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Friday, 29 April 2011

More households drowning in debt in The Netherlands; paying behavior improves

Yesterday the Dutch Association for Indebtedness Relief and Social Banking (NVVK) came with their annual presentation (link in Dutch) on the state of the Dutch indebtedness over the year 2010.

This association helps people and families that are seriously indebted to put their life back on tracks again. It does this by mediating between indebted people and public and private creditors and by offering emergency loans, in combination with a pay back-arrangement that offers people temporary room to breath.

The figures worry chairwoman of the NVVK Joke de Kock:”The figures reconfirm that indebtedness is a broad societal problem. Debts have deeply penetrated into society”.

The NVVK presents some rather remarkable and disturbing figures on the indebtedness of Dutch people. The most remarkable figures and conclusions were:



  • 80,000 indebted households called in at Indebtedness Relief in 2010 (was 53,250 in 2009 in the ‘middle’ of the crisis.)
  • €47 mln was handed out in emergency loans (was €44 mln in 2009)
  • The number of working people that gets indebted is growing
  • The number of older people (above 65) that becomes indebted grows also substantially.
  • While there is a descending trend among people below average income (often non-working people) to become indebted, the number of indebted people well above average income is soaring.
  • The number of youngsters below 25 that becomes indebted grows substantially from 7% in 2007 to 12% in 2010 

There was also some relatively good news, coming from the 
Society of Bailiffs (GGN) (link in Dutch) in The Netherlands:
  • We pay our bills more in time: was in October 2009 the average amount of outstanding bills €850, in March 2010 this dropped to €817 and in March 2011 the outstanding amount was only €676.
  • The number of people that was involved with a debt-collection agency dropped in 2010, after a few years of rising figures .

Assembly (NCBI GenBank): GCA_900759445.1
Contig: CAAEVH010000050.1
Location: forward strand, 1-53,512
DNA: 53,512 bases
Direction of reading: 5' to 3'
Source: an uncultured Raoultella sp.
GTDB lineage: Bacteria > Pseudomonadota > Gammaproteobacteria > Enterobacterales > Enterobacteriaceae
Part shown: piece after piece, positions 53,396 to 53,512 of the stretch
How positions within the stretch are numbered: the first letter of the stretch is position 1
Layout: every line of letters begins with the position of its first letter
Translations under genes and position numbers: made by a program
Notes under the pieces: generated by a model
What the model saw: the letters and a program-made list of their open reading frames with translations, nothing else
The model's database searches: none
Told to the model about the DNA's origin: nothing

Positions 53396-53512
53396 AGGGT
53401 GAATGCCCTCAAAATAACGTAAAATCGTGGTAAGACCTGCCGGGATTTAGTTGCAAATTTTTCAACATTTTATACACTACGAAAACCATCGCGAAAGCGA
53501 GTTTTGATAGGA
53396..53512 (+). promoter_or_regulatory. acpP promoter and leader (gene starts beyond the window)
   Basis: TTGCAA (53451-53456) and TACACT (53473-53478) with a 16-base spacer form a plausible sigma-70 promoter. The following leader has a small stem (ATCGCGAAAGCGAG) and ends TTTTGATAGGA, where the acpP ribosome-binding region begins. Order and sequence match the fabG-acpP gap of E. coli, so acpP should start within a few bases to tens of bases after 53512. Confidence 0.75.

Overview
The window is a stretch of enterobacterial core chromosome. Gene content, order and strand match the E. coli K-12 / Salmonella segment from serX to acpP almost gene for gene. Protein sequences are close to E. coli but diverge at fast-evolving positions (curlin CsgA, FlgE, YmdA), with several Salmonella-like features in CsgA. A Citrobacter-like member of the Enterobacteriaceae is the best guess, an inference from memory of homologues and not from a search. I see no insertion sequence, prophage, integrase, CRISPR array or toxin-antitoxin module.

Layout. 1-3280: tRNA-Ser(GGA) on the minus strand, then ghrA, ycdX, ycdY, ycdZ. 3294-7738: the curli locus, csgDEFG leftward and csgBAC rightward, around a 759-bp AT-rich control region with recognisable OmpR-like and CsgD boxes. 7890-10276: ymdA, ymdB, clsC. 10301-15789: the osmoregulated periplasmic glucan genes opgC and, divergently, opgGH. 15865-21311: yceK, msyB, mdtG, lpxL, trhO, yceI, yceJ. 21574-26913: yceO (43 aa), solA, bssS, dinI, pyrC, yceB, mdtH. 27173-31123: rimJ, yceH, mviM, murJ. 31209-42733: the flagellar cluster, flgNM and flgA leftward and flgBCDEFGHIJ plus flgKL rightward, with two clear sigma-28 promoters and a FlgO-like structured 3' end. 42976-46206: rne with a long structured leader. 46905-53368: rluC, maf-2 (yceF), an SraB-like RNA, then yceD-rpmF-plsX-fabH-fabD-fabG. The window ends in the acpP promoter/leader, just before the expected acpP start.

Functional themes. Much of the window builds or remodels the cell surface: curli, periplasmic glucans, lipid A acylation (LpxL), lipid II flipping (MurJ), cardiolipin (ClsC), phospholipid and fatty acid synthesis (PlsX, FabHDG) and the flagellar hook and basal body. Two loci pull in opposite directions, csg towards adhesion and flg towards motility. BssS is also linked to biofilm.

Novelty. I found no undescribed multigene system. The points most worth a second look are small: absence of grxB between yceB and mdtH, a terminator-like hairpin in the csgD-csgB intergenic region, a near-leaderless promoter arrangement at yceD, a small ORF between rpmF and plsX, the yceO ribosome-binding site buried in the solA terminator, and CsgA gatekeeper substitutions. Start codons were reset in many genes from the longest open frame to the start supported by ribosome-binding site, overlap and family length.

• Late payment in 2010 was often more a question of forgetfulness than of lack-of-money.
  • Restraint in expenses, in combination with better balancing of expenses and income and a rising income in general led in 2010 to less debt contracts, less late payments and less contacts with debt-collection agencies and bailiffs. 
These are the main conclusions: the whole report contains much more information about paying behavior per region and other interesting data.

At first glance the statement of the GGN seems to contradict with the statement of the NVVK, but that is not necessarily so:
  • Indebtedness is turning from a poor people’s problem into a wealthier people’s problem. 
    • The poor Dutch people learned seemingly their lesson, get less indebted in the first place, start to pay off their debts bit-by-bit and pay their bills in time. 
    • Richer people in general have more means to keep paying their most important bills while being heavy indebted (creditcards, overdraft loan arrangements; customer cards); that the amount of debt is rising then is a secondary problem 
  • The main reason for people above average income becoming indebted are excess mortgages in combination with interest raises or loss of income, due to unemployment and / or divorce. 
What some readers might surprise is that the situation of many people in 2010 deteriorated in comparison with the ‘official’ peak of the credit crisis, which was in 2008/2009. 


This is probably caused by the fact that the consequences of the credit crisis have been ailing in The Netherlands, due to all kinds of supportive measures from the government. It is the famous question (thank you, Toddo (www.minyanville.com)) of choosing between the car crash and the cancer. Also the Dutch government chose the cancer.

All in all there is not much to be happy about with these figures and conclusions. I wrote a lot about the mortgage situation in The Netherlands and it keeps on deteriorating: 



  • The Dutch housing market remains firmly locked up
  • People that are heavily under water and want to move / have moved to a cheaper house keep on paying two mortgages because they can’t sell their first house. Not paying your mortgage is not an option in The Netherlands
  • The interest that have been relatively low over the last years, is slowly but steadily rising again, making it even more impossible to sell overpriced houses and pay off the excess mortgage.




Besides that youngsters are lured into taking student loans, going on expensive holidays, boozing themselves up every weekend and on weekdays and getting indebted through buying iPad’s, iPod’s, iPhone’s, Androids, game computers and other unnecessary stuff in these hedonistic times. And €250-plus phone bills per month do the rest. As long as mum and dad can foot the bill in the end, everything is cool. But if daddy suddenly can’t or won’t pay it anymore, then these youngsters get indebted for years and years to come.

Older people are eating into their savings, as the interest on these savings is still a disgrace and not enough to generate a sufficient monthly income. And pensions are not compensated for inflation and rising costs of life.

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